Just a few bars into the opening song “Breathing New Life,” a six-foot-five inch former marine, Nathan Gale, burst out from behind a seven-and-a-half foot-high wall of amps and ran across the stage with a Beretta 9mm handgun. He stopped directly in front of Dime and fired three shots at the back of the guitarist’s head and one that hit his hand. Gale kept firing as members of the crew charged him. The gunman killed four and injured two before putting Paul’s drum tech, John “Kat” Brooks” in a headlock and taking him hostage. That’s when officer James Niggemeyer, responding to a 911 call less than three minutes after it was made, arrived on the scene without backup and shot Gale dead with a single well-placed shot from 12-guage Remington 870 shotgun. Gale had 35 rounds of ammunition left when he was killed. "I knew from that distance I could shoot the suspect, as long as I aimed high enough and wouldn't hurt the hostage," Niggemeyer told MTV News in 2005. "At that point, almost immediately, I fired."
While he was proclaimed a hero, Niggemeyer suffered from severe post-traumatic stress disorder and severe anxiety and eventually quit the police force. In 2011 he got a civilian job and was still seeing a counselor because of the emotional distress he suffered in 2004.
At first, the police thought Gale shot Dimebag because the he was convinced the guitarist was responsible for breaking up Pantera, his favorite band. The news widened the already huge gulf between Vinnie Paul and Pantera vocalist Philip Anselmo, whose continuous pursuit of side projects and lack of communication with the other members of Pantera contributed to the Abbotts’ decision to stop trying to get Pantera back together. During that time, Anselmo and the Abbott brothers exchanged verbal barbs in the press and Vinnie Paul was especially miffed by a comment Anselmo made to UK magazine Metal Hammer that Dime “deserves to be beaten severely.”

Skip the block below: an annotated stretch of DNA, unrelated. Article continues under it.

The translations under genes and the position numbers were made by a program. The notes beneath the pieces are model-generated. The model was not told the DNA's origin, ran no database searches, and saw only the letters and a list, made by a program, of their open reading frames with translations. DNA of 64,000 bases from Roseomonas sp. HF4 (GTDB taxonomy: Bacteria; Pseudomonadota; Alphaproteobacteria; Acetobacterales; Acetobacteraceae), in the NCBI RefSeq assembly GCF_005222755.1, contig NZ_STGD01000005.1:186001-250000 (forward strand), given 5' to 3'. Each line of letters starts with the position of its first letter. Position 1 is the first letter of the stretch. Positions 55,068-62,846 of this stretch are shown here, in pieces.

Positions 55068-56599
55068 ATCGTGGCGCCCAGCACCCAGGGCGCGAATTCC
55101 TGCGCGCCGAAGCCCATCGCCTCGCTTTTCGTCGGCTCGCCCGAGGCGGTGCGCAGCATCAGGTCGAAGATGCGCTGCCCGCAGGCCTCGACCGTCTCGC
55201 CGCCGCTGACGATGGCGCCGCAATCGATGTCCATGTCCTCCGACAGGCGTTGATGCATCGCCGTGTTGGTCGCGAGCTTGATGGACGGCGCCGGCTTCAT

“There’s no doubt the guy who did this was out of his f---in’ mind,” Vinnie Paul told me. “He’s somebody that should have been incarcerated. When you’ve got somebody with obvious mental problems, it’s not a great idea for his mother to go get him a gun that’s used for killing people in the military. And obviously, he knew how to use it. He wasn’t just some ragtime dude who grabbed a gun. I saw what happened, and I knew exactly that the dude was on a mission, man, for whatever reason. And the kind of s--- [Philip] said [to Metal Hammer] is the kind of s--- that might incite the guy that did this to do the kind of things that he did.”